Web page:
SINGAPORE: The National University of Singapore (NUS) law professor defending himself in the sex—for—grades corruption trial has contested the admissibility of his six statements to the Corrupt Practices Investigation Bureau (CPIB).
Tey Tsun Hang, 41, said they cannot be counted as evidence as they were made under duress.
A hearing to determine the admissibility of the statements, also known as trial within a trial, took place on Wednesday.
Tey faces six allegations that he obtained gifts and sex from his ex—student and then girlfriend, Ms Darinne Ko Wen Hui between May and July in 2010, in return for lifting her grades.
Prosecution’s seventh witness, CPIB investigator Bay Chun How told the court that during the interview on April 2 last year, Tey Tsun Hang said he had "expected this day to come".
During the trial within a trial hearing, he said Tey had started out being "frank", "forthright" and "helpful", but turned silent when told of the allegations.
Mr Bay recalled Tey staring at his tie then looking up at him with "red and tearing" eyes.
In recounting the events of April 2, Mr Bay also told the court that Ms Ko revealed to them she had been pregnant.
He told the court he had returned to the bureau shortly before 10am that day after making a trip to Tey’s house.
Before interviewing Tey, Mr Bay had wanted to find out what progress had been made.
That was when he learnt that Ms Ko was already giving information and had confirmed her sexual relationship with Tey, as well as the gifts.
He added that she had told the CPIB about her pregnancy and abortion.
The court heard that Tey became unwell during questioning on April 2 and was sent to the hospital in an ambulance.
While he was on sick leave, Mr Bay said Tey offered to go back to CPIB to record his statement.
When asked how he reacted towards Tey, bearing in mind he had just got out of hospital, Mr Bay said: "He looked well and wanted to give the statement."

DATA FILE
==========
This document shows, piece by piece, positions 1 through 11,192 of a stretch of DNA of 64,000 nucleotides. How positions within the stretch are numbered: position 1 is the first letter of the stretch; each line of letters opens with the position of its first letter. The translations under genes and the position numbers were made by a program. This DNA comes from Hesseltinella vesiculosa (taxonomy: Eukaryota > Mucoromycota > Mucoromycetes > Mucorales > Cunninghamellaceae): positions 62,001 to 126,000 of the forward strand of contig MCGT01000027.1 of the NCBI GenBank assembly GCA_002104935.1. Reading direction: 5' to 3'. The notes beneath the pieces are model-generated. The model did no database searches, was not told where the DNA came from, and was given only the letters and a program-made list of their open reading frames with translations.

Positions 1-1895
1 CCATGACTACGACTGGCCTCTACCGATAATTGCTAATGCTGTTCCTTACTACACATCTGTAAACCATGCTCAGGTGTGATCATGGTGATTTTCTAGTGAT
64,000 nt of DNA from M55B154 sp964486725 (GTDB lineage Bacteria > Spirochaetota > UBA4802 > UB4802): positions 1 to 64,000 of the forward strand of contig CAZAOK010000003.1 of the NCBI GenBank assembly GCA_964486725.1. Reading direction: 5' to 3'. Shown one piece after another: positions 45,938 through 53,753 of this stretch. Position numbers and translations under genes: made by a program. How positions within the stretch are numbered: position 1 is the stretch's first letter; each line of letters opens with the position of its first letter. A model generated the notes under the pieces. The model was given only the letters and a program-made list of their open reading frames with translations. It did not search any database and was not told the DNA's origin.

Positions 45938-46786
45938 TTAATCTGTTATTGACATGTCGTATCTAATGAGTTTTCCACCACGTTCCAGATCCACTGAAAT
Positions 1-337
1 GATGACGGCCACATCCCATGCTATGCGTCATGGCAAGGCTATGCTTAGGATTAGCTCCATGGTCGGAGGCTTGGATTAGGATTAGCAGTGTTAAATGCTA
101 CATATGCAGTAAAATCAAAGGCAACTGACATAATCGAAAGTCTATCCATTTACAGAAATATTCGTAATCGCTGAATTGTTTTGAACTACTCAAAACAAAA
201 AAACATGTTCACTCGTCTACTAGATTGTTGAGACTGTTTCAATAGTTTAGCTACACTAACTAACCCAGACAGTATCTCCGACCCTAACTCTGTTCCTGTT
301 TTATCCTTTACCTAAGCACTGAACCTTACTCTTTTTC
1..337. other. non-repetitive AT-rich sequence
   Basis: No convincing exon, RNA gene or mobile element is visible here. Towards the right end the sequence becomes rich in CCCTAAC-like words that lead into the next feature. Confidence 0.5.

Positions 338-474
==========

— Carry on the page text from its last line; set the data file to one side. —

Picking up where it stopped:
Asked if the recording of the statement was made under threat, inducement or promises, Mr Bay flatly denied it, saying it is because Tey is an ex—public prosecutor and former judge.
Mr Bay had recorded one of six statements contested by Tey. His colleague Wilson Khoo recorded two statements, while Deputy Director Teng Khee Fatt recorded the other three.
A trial within trial takes place when the three men take the stand to testify.
With such a hearing, both the prosecution and defence will question the three CPIB staff to see if the statements were made under duress.
If so, the defence can then argue that the statements are inadmissible in court.
Earlier in the day, Tey continued his cross—examination of CPIB officer Png Chen Chen.
She was the one who interrogated Ms Ko.
Tey charged that Ms Png extracted the confession from Ms Ko under inducement, promises and threats, but the CPIB officer disagreed.
The trial continues with Mr Bay on the stand for a second day.
Ms Png was the prosecution’s second witness.
A third prosecution witness, Mdm Lee Swee Khuen, also took the stand.
Mdm Lee is a senior associate director of the Human Resource Department of NUS.
She testified that NUS has a code of conduct, requiring staff to declare gifts as well as conflict of interests.
An issue raised by Tey on January 15 also surfaced during her testimony.
Tey had said he could not afford two forensic tests costing more than S$50,000 to verify handwriting and ink dating on his cheque book entries as he has been suspended since July last year.
On Wednesday, Mdm Lee told the court that Tey is still receiving his pay every month, even while on suspension.
MediaCorp understands that Tey is paid more than S$15,000 a month.
The fourth witness who testified was Ms Eileen Pang, senior associate director of financial services at NUS.
Other prosecution witnesses who testified in court were Mr Akira Goh of CYC Shanghai Shirt Company, and Mr De Costa Desmond Max, seller of the iPod Touch.
The trial continues with Mr Bay on the stand for a second day on Thursday.
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